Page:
The tip of the iceberg?
More than two years after a ban was first proposed following an official review, last week Theresa May announced plans to ban restaurants from withholding a proportion of tips that are left for waiting staff, giving insight into what might be addressed in the Budget on 29 October, or indeed any ensuing legislation.
The original review was led by the then business secretary, Sajid Javid, who recommended that all tips went to workers, not their employers. At the time, Mr Javid said the Government would consider whether to reinforce the existing voluntary code or legislate.
At the time, several restaurant chains had been taking advantage of the failure of the Government to impose legislation: TGI Fridays had been reported as withholding 40% of card tips to waiting staff in order to redistribute them to kitchen staff in lieu of a pay rise; Pizza Express had levied an 8% deduction on card tips to cover administrative costs, but the practice was revoked following much adverse publicity.
Most people would assume that waiting staff get the full share of tips. It is common for customers to make rewards for good service by either:
- Leaving some money on the table for the staff member that served them to pick up, or
- Add a voluntary gratuity to their credit card payment, or
- Pay a mandatory or suggested percentage as part of the bill, a service charge.
Cash tips are liable to Income Tax, and individuals in receipt of these tips must declare them on their self-assessment tax return. Where the individual does not complete a tax return, HMRC will estimate their tips based on information they provide, and information provided by their employer. The tax code will subsequently be adjusted such that Income Tax is collected through PAYE. There is no National Insurance on cash tips.
For tips included on card payments, where the employer pays these to the employee directly, the employer is responsible for ensuring Income Tax is paid through PAYE. It may be to this administrative process that employers believed some kind of charge was justifiable. Where the employer decides how the tip is shared out, National Insurance is due too.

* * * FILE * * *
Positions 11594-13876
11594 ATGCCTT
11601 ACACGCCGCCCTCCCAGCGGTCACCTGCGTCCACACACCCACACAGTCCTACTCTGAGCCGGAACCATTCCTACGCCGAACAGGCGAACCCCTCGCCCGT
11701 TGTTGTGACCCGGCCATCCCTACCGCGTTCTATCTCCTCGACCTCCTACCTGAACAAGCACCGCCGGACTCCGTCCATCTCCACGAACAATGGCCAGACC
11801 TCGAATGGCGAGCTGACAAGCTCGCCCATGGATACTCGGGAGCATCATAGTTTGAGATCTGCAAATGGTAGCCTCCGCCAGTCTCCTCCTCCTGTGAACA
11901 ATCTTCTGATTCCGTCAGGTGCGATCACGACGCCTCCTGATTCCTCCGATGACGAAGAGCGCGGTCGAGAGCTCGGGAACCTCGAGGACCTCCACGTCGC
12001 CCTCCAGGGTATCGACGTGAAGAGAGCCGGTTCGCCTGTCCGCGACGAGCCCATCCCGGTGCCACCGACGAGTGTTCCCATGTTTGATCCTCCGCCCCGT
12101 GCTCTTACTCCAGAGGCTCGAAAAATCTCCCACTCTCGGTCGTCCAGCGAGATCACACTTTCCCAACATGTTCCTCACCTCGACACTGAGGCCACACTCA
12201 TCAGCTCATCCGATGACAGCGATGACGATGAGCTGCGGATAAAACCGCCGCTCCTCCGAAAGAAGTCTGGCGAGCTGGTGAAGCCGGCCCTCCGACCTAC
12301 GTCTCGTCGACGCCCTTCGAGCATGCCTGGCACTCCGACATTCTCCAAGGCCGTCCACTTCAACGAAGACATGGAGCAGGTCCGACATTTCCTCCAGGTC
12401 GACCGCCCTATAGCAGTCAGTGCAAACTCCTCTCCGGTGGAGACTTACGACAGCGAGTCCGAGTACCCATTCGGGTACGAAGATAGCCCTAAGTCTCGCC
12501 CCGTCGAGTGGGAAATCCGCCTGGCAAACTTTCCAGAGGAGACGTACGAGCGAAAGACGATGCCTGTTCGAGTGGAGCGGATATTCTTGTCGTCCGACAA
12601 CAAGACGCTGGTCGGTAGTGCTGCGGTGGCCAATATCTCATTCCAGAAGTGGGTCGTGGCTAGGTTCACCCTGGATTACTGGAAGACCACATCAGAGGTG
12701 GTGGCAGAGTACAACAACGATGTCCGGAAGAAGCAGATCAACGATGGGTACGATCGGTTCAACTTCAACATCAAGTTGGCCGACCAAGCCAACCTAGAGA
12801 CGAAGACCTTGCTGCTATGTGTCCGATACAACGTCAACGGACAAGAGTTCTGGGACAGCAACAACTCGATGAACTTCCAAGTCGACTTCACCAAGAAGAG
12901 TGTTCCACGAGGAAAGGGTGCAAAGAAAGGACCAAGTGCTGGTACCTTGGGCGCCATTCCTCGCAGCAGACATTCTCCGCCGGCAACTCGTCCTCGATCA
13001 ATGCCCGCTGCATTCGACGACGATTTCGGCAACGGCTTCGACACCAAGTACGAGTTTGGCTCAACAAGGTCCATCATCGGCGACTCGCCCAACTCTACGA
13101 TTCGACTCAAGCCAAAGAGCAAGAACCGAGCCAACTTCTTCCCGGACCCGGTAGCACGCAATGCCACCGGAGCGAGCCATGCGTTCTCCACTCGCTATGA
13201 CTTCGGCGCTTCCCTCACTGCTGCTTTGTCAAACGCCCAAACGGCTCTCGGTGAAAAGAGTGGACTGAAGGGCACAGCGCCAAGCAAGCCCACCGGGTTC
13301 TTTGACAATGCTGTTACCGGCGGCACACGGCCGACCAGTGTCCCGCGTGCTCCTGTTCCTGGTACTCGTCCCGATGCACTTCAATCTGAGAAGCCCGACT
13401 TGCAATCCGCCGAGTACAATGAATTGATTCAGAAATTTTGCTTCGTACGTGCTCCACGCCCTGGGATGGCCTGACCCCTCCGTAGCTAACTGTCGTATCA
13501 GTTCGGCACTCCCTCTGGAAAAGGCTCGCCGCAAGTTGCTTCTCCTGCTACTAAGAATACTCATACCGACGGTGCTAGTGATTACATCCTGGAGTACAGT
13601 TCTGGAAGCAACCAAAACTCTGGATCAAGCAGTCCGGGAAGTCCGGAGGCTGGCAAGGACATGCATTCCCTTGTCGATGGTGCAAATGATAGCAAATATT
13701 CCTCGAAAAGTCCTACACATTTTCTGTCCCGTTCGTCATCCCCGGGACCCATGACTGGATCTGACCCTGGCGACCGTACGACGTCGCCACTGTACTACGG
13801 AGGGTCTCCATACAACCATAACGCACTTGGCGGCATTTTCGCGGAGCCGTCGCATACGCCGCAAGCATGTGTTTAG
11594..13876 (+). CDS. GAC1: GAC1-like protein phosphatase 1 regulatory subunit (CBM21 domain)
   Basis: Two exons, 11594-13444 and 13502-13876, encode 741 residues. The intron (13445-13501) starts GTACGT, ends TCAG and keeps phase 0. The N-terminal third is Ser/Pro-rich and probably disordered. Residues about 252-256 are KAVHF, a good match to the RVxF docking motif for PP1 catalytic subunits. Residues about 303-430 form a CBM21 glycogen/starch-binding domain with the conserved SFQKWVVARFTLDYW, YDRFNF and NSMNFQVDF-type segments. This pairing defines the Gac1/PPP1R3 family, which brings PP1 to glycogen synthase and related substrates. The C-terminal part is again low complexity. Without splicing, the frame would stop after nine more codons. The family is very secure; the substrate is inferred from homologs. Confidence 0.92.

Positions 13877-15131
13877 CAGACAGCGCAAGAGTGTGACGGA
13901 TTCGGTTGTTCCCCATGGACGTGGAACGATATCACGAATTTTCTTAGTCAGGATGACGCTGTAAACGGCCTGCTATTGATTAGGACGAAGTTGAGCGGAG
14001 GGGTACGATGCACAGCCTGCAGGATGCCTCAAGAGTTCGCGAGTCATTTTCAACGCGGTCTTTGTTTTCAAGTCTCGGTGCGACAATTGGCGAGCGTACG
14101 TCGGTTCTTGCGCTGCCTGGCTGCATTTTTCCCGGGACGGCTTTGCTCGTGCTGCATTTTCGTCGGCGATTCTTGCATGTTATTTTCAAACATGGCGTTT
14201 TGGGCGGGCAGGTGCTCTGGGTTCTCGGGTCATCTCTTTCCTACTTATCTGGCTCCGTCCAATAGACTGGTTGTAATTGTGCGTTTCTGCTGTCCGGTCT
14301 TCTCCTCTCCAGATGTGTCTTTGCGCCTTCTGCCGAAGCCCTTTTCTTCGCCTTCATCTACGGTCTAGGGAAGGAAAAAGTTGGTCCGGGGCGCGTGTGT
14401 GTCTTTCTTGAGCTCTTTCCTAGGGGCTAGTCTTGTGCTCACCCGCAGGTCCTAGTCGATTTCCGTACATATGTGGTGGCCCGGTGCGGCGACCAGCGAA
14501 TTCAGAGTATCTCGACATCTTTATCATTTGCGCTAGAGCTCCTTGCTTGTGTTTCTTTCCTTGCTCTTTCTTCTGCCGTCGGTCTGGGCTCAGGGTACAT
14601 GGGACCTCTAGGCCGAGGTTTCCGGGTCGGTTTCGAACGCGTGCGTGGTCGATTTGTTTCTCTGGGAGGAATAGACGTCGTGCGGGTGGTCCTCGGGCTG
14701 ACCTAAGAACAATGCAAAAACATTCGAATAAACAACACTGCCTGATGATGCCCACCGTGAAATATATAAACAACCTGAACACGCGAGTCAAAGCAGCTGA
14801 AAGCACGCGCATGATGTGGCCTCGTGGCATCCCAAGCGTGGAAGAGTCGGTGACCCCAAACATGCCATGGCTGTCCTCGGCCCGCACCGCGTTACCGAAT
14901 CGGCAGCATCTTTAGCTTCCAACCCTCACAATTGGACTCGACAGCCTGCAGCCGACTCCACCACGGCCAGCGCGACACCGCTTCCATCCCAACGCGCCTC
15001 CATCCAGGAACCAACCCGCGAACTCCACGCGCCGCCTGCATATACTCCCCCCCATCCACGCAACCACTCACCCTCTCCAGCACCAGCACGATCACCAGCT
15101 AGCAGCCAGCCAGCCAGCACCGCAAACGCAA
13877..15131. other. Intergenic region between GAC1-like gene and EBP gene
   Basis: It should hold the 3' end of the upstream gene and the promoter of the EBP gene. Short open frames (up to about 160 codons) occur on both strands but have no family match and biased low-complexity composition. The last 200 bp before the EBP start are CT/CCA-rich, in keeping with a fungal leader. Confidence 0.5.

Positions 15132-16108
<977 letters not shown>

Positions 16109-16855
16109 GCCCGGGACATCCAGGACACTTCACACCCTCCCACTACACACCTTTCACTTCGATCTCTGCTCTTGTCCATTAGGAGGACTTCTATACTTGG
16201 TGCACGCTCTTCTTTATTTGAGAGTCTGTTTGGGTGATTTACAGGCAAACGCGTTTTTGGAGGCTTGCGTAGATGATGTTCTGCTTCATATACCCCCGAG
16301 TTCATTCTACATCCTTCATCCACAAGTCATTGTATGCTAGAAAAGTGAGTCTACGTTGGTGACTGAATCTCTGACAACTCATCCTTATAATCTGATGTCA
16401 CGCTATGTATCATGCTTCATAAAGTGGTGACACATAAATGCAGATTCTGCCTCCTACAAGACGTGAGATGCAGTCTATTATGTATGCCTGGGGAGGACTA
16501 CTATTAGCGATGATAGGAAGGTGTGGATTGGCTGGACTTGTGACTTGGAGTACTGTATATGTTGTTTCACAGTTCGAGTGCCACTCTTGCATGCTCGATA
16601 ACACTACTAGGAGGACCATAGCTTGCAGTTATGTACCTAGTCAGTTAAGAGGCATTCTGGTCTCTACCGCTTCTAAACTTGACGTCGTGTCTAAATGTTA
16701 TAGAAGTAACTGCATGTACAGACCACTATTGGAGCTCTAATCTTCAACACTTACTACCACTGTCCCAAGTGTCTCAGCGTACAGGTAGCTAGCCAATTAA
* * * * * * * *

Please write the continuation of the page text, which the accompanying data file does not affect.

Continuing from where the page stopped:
A service charge, the latter of the three examples above, could cause some level of confusion as many may believe this is a form of tip. Service charges are added to the bill before it is given to the customer. If the charge is compulsory, there's no guarantee workers will see a penny of that service charge. It's often added to cover things like breakages and people doing a runner! If the service charge is paid out to workers it is treated in the same way as wages.
Customers may struggle with service charges or any retention by the employer of tips, as they may believe that any tip that is left is a reward for the good service that has been received and not for the restaurant. There is an expectation that the value of the quality of the food and drink is reflected in the price charged such that no further reward is required. Waiting staff are however, expected to be low paid and in need of the additional recognition that any tip is intended to reward them personally for.
Tips collected by employers and passed on to employees could be fully liable to tax and National Insurance, even when part of that is paid as a voluntary tip or gratuity by the customer. As stated earlier, the mechanisms adopted and the involvement of the employer has an impact on any tax and National Insurance treatment.
In some cases, a member of staff is involved in the collection and distribution of tips, acting as what is known as a Troncmaster. This can be advantageous for employees and employers as it can result in a larger proportion of the tip getting to the employees and the fact that National Insurance does not apply to tronc monies.
In light of the latest announcements, businesses will be under pressure to ensure customers are fully aware of what will happen with any service charge, tip or gratuity they leave so that they are able to make a judgement on the fairness of the restaurant’s system, ahead of any legislation. In addition, workers should understand and be able to explain the business’ policy on service charges, tips and gratuities to customers, or at least know where to direct them for further information. Clearly, the proposed new legislation will remove the need to do this.
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This Insight is part of exclusive content being provided by our experts on the run up to the Autumn Budget. View our special Autumn Budget 2018 coverage to read more commentary and upcoming analysis to help your business plan for any outcome.
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